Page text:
This Court has explained that "[w]here a decision rests on two or more grounds equally valid, none may be relegated to the inferior status of obiter dictum." Commonwealth v. Swing, 409 Pa. 241, 245, 186 A.2d 24, 26 (1962). In the instant case, while the Superior Court in Reed I determined that Reed's claims were waived, it also determined that even if the claims had not been waived, they were without merit, and the court explained the basis for its conclusions. Thus, the Superior Court's holding in Reed I that Reed's claim regarding the admission of prior bad acts testimony was meritless was a valid holding that constitutes the law of the case, see Commonwealth v. Starr, 541 Pa. 564, 578, 664 A.2d 1326, 1333 (1995) (holding that the coordinate jurisdiction rule and all its attendant meanings and limitations expressed in previous case law would be assumed into law of the case doctrine),*fn2 constraining the Court in Reed II.
However, the issue of whether counsel's failure to file a proper brief on appeal constitutes a complete denial of the right to effective assistance of counsel, obviating the need to establish actual prejudice, is distinct from the issue considered by the Superior Court in Reed I with regard to the underlying merits of Reed's evidentiary claim. Indeed, a determination that Reed's counsel's actions were presumptively prejudicial would render the underlying merits of Reed's evidentiary claims in Reed I immaterial for the purpose of establishing the prejudice prong under Commonwealth v. Pierce, 515 Pa. 153, 527 A.2d 973 (1987). Accordingly, we next consider whether the Superior Court's determination in Reed II that Reed was entitled to a presumption of prejudice was proper.*fn3
While the parties herein use "presumption of prejudice," "presumed prejudice," and "per se prejudice" in discussing the third prong of the test for a claim of ineffective assistance of counsel as set forth in Pierce, we conclude that, for all practical purposes, all of the terms have the same meaning. Specifically, inherent in each of the terms is the recognition by the United States Supreme Court in United States v. Cronic, 466 U.S. 648, 658 (1984), that there are some circumstances so likely to prejudice the accused that the cost of litigating their effect in a particular case is unjustified. Id. at 660 (on some occasions, the likelihood that counsel could provide effective assistance is so small that a presumption of prejudice is appropriate without inquiry into the actual conduct of the trial). In the past, this Court has used the terms interchangeably in the same context. See, e.g., Commonwealth v. Reaves, 592 Pa.135, 141, 923 A.2d 1119, 1123 (2007) (noting that the Superior Court did not expressly accept appellant's claim of "per se/presumed prejudice"); Commonwealth v. Spotz, 870 A.2d 822, 834 (Pa. 2005) (reiterating that "it is only in the rarest of circumstances . . . that a presumption of prejudice is appropriate in assessing a claim of ineffective assistance of counsel"). However, as the Supreme Court in Cronic employed the term "presumption of prejudice" when addressing the prejudice prong of an ineffectiveness of counsel claim based on alleged constructive denial of counsel, we will follow that example and utilize that same terminology.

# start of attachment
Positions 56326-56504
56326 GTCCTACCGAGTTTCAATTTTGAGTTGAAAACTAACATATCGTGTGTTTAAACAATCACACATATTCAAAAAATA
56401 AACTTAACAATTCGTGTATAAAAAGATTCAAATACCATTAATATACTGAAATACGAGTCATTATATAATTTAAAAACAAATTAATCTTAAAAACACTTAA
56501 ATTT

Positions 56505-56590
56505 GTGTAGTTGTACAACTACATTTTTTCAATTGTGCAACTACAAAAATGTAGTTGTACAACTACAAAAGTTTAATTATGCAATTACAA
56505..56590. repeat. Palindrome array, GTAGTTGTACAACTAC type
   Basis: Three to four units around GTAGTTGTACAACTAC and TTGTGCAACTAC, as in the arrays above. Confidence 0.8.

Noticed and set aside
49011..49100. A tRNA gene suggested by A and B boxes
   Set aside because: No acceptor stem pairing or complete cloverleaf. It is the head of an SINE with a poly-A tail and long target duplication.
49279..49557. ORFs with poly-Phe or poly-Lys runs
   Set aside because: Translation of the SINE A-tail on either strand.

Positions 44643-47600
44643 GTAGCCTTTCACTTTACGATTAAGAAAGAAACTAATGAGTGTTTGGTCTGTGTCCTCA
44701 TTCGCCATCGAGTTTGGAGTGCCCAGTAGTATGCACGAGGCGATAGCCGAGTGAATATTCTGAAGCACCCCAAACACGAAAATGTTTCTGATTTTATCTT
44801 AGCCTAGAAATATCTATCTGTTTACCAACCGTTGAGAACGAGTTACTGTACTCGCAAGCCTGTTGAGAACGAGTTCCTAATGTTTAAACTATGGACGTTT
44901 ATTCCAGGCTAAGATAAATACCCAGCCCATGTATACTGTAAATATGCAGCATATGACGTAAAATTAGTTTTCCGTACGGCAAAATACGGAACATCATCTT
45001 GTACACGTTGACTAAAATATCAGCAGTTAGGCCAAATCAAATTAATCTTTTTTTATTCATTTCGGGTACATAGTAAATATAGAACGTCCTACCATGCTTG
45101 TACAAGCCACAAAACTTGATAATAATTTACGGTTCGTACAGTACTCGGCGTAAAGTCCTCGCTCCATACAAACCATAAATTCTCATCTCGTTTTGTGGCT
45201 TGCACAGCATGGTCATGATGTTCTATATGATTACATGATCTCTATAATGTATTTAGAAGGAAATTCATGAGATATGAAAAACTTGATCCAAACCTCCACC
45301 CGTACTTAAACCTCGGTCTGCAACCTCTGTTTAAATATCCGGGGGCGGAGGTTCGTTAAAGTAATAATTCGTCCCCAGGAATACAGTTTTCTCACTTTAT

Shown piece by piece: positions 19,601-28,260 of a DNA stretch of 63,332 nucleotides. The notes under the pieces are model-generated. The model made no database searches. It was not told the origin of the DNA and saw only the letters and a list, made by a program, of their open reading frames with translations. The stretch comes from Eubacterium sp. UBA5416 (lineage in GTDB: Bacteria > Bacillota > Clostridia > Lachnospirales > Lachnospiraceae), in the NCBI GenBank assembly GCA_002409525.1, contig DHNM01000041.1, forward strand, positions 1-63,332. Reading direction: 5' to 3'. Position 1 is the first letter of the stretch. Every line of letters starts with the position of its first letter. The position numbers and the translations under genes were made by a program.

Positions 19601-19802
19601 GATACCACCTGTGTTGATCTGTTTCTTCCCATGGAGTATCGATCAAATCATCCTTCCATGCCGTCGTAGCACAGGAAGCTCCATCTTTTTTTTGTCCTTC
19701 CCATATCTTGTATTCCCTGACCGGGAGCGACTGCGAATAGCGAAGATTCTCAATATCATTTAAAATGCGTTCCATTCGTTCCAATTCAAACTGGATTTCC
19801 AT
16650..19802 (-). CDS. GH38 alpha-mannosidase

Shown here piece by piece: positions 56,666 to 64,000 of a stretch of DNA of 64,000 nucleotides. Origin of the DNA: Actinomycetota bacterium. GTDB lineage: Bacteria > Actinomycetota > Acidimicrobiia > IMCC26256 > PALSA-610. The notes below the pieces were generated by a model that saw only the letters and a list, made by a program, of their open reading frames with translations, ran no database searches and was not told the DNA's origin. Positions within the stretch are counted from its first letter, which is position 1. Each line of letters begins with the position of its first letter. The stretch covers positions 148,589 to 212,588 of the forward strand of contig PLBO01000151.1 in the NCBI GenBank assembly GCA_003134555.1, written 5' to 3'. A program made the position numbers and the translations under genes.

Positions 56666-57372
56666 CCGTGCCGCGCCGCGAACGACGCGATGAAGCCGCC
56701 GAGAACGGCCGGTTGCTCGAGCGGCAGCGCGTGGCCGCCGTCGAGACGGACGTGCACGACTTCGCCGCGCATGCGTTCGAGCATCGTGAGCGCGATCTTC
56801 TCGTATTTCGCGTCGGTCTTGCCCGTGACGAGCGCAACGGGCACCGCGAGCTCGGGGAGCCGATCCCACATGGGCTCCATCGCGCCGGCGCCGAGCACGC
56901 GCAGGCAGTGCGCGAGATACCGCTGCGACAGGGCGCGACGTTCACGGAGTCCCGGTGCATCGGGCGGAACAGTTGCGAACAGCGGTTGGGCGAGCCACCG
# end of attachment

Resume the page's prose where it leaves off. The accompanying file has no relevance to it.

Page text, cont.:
In concluding Reed established that he was denied effective assistance of counsel, the Superior Court in Reed II properly noted that, in order to obtain relief based on such a claim, a petitioner must establish: (1) the underlying claim has arguable merit; (2) no reasonable basis existed for counsel's actions or failure to act; and (3) petitioner suffered prejudice as a result of counsel's error such that there is a reasonable probability that the result of the proceeding would have been different absent such error. Pierce, 515 Pa. at 158-59, 527 A.2d at 975; Strickland v. Washington, 466 U.S. 668, 694 (1984) (to obtain relief on an ineffectiveness claim, a defendant must prove that his counsel's performance was deficient, and that the deficient performance prejudiced the defense).*fn4
The Superior Court determined that Reed's claim was of arguable merit, noting that it previously held "appellate counsel's failure to file an adequate brief on direct appeal constitutes a complete deprivation of the constitutional right to appeal."*fn5 Reed II, at 6 (citing Commonwealth v. Johnson, 889 A.2d 620, 623 (Pa. Super. 2005)). In finding Reed established the second prong under Pierce, the court stated "[t]he failure to follow the Rules of Appellate Procedure in perfecting an appeal is de facto unreasonable." Id. Finally, the Superior Court held there was "no question that the failure of appellant's counsel on direct appeal to file an adequate brief was highly prejudicial," and indeed held that such failure created a "presumption of prejudice." Id.*fn6
In holding Reed was entitled to a presumption of prejudice, the Superior Court relied on this Court's decision in Commonwealth v. Halley, 582 Pa. 164, 173, 870 A.2d 795, 801 (2005). Halley was convicted of, inter alia, first-degree murder, and was sentenced to life imprisonment. Halley's counsel filed a timely notice of appeal, and the trial court ordered him to file a concise statement of matters complained of on appeal pursuant to Rule 1925(b) of the Pennsylvania Rules of Appellate Procedure. Counsel failed to file a Rule 1925(b) statement, and the trial court issued an opinion addressing only the sufficiency of the evidence to support Halley's conviction. In his brief to the Superior Court, Halley asserted that the evidence was insufficient to support the verdict and that the verdict was against the weight of the evidence. The Superior Court, relying on this Court's holding in Commonwealth v. Lord, 553 Pa. 415, 719 A.2d 306 (1998), determined that it was precluded from considering Halley's claims as a result of his failure to file a court-ordered Rule 1925(b) statement. In a footnote, however, the Superior Court indicated that even if Halley's issues were not waived, it would agree with the trial court's disposition.